VirtualBox and VMware Workstation (and VMware Player) are "level 2 hypervisors." Hyper-V and VMware ESXi are "level 1 hypervisors."
The main difference is that a level 2 hypervisor is an application running inside an existing OS, while a level 1 hypervisor is the OS itself.
This means that when you enable Hyper-V, your Windows 10 "host" becomes a virtual machine. A special one, but nonetheless a virtual machine.
So your question would more aptly be: "Why don't VirtualBox and VMware Workstation work inside a Hyper-V virtual machine?" One can answer because as a VM, the Intel VT-X instruction are no longer accessible from your virtual machine, only the host has access to it.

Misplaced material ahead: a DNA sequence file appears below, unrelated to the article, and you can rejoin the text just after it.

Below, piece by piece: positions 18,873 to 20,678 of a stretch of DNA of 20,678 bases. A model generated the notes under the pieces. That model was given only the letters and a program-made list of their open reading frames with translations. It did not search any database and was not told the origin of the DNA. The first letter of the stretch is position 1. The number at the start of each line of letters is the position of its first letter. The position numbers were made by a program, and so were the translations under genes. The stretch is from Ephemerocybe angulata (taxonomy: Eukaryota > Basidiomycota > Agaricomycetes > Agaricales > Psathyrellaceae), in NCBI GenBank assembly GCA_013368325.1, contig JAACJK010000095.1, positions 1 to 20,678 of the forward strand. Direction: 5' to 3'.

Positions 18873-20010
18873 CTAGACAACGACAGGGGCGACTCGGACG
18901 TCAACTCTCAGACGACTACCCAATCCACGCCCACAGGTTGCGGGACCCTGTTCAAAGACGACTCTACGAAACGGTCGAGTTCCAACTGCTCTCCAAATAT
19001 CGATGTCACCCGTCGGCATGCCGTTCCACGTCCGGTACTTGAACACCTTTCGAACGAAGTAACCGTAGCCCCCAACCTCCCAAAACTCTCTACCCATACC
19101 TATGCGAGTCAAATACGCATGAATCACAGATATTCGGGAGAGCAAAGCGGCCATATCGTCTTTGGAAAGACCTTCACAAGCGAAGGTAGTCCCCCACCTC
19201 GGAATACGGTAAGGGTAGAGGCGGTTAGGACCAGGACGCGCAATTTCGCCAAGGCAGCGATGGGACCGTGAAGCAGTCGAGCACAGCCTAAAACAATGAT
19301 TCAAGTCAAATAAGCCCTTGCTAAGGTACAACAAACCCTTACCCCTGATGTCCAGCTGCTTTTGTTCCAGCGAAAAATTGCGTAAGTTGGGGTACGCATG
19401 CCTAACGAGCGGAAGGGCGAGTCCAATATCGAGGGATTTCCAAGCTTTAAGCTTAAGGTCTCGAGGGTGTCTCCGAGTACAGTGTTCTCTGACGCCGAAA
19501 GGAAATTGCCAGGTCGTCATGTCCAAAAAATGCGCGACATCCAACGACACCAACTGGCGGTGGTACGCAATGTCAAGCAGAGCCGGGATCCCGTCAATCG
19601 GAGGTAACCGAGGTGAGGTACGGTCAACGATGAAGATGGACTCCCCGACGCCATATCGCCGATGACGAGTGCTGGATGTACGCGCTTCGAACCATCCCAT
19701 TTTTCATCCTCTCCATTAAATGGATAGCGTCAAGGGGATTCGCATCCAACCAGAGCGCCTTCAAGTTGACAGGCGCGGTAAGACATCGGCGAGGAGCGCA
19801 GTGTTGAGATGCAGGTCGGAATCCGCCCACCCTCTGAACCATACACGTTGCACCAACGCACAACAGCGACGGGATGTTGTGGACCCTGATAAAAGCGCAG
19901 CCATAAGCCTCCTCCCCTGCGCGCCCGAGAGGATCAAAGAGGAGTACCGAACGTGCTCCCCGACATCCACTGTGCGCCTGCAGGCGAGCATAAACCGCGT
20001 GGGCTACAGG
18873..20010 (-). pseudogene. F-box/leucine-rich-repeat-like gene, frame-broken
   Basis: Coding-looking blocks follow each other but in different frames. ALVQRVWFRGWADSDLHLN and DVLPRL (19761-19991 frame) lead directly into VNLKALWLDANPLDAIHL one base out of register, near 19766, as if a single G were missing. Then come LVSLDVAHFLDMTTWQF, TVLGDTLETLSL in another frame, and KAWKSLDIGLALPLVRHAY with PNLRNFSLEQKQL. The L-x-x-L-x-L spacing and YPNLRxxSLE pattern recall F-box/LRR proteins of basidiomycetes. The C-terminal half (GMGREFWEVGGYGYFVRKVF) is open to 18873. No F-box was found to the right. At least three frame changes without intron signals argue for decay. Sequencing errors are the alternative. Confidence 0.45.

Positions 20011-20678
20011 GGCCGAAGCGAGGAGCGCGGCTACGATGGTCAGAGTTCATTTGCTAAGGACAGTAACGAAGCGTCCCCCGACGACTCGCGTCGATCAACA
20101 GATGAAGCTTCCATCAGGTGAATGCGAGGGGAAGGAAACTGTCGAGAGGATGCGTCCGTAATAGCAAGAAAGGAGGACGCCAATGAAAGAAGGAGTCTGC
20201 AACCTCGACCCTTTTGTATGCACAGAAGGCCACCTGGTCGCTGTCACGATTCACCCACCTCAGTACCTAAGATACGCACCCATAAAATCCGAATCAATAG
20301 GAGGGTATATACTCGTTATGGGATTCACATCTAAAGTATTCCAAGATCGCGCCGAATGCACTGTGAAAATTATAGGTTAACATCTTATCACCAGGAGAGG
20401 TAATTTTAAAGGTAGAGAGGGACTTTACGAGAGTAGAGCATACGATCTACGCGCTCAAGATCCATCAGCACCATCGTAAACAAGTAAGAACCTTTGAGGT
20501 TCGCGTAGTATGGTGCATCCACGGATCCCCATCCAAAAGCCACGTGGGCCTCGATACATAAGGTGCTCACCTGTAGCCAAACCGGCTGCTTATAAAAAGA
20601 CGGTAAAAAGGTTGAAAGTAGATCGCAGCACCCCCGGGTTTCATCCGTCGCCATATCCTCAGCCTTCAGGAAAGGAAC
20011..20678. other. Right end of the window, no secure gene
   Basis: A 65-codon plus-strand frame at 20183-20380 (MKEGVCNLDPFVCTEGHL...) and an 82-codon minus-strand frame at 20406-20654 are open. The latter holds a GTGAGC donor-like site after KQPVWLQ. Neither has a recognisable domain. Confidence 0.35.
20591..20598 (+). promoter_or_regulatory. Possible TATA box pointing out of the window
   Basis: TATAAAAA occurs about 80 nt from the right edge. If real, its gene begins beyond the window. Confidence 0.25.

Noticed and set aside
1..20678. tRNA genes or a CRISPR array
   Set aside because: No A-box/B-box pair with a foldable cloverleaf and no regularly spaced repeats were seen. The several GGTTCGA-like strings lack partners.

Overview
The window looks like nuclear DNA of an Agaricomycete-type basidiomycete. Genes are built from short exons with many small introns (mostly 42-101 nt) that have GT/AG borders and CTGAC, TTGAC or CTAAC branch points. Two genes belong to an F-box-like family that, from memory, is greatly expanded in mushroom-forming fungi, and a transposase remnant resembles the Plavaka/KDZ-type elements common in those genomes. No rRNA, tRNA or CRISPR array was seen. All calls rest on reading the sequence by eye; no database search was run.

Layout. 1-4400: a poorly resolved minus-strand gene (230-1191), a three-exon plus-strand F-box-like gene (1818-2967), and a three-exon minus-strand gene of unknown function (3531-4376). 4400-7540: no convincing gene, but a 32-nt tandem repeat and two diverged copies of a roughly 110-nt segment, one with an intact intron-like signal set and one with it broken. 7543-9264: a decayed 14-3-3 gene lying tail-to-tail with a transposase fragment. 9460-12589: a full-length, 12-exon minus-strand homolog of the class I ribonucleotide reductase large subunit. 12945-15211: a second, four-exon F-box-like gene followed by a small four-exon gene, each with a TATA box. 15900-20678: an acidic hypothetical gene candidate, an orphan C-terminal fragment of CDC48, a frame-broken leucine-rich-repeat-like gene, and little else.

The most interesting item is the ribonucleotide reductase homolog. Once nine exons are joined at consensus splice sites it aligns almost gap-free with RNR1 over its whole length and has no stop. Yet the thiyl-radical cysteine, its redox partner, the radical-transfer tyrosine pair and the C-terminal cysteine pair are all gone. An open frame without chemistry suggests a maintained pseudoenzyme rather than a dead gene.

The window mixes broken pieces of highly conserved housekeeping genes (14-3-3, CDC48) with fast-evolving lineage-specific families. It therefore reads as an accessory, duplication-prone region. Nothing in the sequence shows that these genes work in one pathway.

QEMU works because it does not do virtualization but emulation, which is completely different and explains why QEMU is painfully slow. Virtualization is the process of running a complete isolated machine inside another, but with the help of the processor. This requires the virtual machine and the host to be instruction compatible.
Emulation is the process of running any machine inside a running OS, there is no platform restriction, and is why QEMU can run an ARM machine on an amd64 platform.
Note: QEMU has 2 operating modes:
- it can work as an emulator, this is the mode explained above
- it can work as virtualization software with the help of KVM if the guest architecture is compatible with the host's and if the VT instruction is present of course.